double integral of f(x,y) = 4x^2 y -y^2; x,y bounds: y=x^3, and y=cbrt(x) ??

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double integral of f(x,y) = 4x^2 y -y^2; x,y bounds: y=x^3, and y=cbrt(x) ??

Mathematics
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\[\int\limits_{a}^{b} \int\limits_{h(x)}^{f(x)} (4x^2 y-y^2)dydx\]
1st Quadrant restriction
\[= \int_a^b 2x^2f(x)^2 - \frac{f(x)^3}{3} - 2x^2h(x)^2 +\frac{h(x)^3}{3} dx\] \[= \int_a^b[ 2x^2(f(x) - h(x))(f(x) + h(x)) - \frac{1}{3}(f(x)^3 - h(x)^3) ]dx\] Can't do much more without knowing f(x) and h(x)

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the bounds of y=cbrt(x) and y=x^3 are 1 and 0 so I believe a=0, b=1; h(x)=0; f(x)=1 prolly should a used c and d for those eh...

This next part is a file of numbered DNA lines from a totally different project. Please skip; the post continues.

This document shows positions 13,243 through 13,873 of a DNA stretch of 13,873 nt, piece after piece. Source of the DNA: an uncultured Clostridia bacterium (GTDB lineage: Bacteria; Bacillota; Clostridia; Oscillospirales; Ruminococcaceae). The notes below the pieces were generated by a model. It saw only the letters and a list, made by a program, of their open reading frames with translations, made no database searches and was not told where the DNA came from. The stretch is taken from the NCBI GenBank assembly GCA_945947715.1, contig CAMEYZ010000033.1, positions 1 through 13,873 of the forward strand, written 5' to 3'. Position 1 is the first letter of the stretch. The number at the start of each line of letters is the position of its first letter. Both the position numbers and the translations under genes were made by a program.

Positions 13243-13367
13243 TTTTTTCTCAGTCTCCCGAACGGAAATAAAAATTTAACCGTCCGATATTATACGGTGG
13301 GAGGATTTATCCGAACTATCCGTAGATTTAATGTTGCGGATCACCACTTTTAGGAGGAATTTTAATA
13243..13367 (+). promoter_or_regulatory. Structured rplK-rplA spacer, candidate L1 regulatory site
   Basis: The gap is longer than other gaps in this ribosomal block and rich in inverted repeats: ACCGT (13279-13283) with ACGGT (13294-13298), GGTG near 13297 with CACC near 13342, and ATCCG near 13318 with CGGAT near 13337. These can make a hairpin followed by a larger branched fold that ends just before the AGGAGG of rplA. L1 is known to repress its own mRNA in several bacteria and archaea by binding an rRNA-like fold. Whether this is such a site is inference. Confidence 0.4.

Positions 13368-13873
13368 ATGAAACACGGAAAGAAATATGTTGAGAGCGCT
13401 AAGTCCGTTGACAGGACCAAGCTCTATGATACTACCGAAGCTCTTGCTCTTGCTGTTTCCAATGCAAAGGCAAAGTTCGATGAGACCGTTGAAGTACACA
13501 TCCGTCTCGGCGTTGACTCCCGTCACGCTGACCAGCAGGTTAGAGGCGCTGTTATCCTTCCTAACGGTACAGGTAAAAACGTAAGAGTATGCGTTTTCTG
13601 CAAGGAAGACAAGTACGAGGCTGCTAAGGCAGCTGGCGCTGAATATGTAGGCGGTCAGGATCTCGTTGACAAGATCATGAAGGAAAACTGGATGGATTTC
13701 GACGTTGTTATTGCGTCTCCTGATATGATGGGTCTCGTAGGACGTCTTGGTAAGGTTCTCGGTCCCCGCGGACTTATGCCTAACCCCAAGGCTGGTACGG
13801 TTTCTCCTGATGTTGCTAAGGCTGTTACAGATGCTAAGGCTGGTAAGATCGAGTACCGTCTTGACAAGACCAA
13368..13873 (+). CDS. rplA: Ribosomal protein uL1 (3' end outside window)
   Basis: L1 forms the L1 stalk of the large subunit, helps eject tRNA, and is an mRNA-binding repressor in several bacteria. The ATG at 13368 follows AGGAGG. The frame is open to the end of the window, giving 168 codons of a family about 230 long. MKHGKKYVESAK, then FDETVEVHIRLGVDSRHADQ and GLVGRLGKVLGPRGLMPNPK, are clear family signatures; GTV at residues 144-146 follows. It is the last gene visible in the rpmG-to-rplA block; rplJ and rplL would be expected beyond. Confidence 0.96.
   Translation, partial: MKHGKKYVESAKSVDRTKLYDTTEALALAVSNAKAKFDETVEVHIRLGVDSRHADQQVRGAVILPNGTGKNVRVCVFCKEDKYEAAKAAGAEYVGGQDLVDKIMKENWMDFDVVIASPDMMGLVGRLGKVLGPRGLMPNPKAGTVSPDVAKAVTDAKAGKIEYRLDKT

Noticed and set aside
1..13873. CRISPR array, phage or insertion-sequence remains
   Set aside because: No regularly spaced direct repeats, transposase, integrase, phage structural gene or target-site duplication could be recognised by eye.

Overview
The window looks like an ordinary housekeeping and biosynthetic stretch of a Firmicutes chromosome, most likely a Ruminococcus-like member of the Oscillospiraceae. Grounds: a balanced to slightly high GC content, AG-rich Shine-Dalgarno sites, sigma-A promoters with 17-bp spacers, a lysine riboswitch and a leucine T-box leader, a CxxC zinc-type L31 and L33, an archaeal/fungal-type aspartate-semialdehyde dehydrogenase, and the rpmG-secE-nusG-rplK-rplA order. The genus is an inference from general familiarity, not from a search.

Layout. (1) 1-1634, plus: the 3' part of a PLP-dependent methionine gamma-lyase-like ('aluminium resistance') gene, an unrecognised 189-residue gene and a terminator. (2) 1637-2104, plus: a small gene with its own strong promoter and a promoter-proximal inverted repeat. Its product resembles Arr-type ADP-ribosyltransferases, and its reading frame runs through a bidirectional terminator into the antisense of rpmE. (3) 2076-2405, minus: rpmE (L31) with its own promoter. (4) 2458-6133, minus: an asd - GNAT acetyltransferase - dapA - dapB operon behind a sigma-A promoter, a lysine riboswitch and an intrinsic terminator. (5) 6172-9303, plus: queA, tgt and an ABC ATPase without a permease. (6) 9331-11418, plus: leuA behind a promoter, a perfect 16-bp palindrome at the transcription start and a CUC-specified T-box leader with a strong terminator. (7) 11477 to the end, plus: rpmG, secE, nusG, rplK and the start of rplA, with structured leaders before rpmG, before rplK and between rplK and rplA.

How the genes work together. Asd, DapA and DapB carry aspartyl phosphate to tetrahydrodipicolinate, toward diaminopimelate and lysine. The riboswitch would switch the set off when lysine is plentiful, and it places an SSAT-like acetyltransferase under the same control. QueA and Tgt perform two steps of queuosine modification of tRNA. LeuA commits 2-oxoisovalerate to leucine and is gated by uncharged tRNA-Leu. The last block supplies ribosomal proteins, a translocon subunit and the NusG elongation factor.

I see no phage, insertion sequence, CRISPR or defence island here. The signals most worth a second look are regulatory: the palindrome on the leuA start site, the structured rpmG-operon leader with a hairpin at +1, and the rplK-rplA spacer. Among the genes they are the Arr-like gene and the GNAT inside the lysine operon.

Oh. ok
What are your bounds on x? Or what is the domain you're integrating the function over?
1 Attachment
That is the domain? or are you trying to find the area?
the shaded area is the D part, im assuming that meant Domain in the book :)
yeah, ok. So you are integrating over that domain.
So you should set it up as either \[\int\limits_{0}^{1}\int\limits_{x^3}^{\sqrt[3]{x}}{4x^2 y -y^2}\ dydx\] or \[\int\limits_{0}^{1}\int\limits_{\sqrt[3]{y}}^{y^3}{4x^2 y -y^2}\ dxdy\]
is that [sqrt(y),y] or [sqrt(y),y^3]
The second version?
i saw them changing stuff in the book, but at 3am it was hard to stay focuesd lol
The limits on x are x=cubedRoot(y) to x=cubed(y)
You can do either version
thnx :)

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